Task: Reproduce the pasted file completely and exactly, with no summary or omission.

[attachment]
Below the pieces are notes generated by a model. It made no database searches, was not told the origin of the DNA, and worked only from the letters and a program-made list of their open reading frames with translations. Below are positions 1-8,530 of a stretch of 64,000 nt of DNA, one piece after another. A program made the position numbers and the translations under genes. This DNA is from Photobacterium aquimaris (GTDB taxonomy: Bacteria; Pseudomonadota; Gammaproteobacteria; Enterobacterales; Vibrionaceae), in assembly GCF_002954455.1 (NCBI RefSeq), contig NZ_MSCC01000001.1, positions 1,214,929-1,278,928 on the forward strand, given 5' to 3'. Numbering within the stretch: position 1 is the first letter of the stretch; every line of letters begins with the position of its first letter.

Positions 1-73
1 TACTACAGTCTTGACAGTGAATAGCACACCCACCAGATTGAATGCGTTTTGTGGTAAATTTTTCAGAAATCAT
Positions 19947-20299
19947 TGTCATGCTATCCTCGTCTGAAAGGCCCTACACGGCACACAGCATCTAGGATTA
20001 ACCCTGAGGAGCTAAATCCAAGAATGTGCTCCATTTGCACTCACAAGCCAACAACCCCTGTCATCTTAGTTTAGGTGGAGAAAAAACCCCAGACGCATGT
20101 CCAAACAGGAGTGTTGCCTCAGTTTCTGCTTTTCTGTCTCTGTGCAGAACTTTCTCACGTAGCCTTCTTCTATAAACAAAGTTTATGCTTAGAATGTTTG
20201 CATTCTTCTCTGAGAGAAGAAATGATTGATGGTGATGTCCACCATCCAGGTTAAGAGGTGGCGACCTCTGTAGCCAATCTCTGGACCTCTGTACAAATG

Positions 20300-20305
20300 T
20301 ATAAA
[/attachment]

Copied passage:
Below the pieces are notes generated by a model. It made no database searches, was not told the origin of the DNA, and worked only from the letters and a program-made list of their open reading frames with translations. Below are positions 1-8,530 of a stretch of 64,000 nt of DNA, one piece after another. A program made the position numbers and the translations under genes. This DNA is from Photobacterium aquimaris (GTDB taxonomy: Bacteria; Pseudomonadota; Gammaproteobacteria; Enterobacterales; Vibrionaceae), in assembly GCF_002954455.1 (NCBI RefSeq), contig NZ_MSCC01000001.1, positions 1,214,929-1,278,928 on the forward strand, given 5' to 3'. Numbering within the stretch: position 1 is the first letter of the stretch; every line of letters begins with the position of its first letter.

Positions 1-73
1 TACTACAGTCTTGACAGTGAATAGCACACCCACCAGATTGAATGCGTTTTGTGGTAAATTTTTCAGAAATCAT
Positions 19947-20299
19947 TGTCATGCTATCCTCGTCTGAAAGGCCCTACACGGCACACAGCATCTAGGATTA
20001 ACCCTGAGGAGCTAAATCCAAGAATGTGCTCCATTTGCACTCACAAGCCAACAACCCCTGTCATCTTAGTTTAGGTGGAGAAAAAACCCCAGACGCATGT
20101 CCAAACAGGAGTGTTGCCTCAGTTTCTGCTTTTCTGTCTCTGTGCAGAACTTTCTCACGTAGCCTTCTTCTATAAACAAAGTTTATGCTTAGAATGTTTG
20201 CATTCTTCTCTGAGAGAAGAAATGATTGATGGTGATGTCCACCATCCAGGTTAAGAGGTGGCGACCTCTGTAGCCAATCTCTGGACCTCTGTACAAATG

Positions 20300-20305
20300 T
20301 ATAAA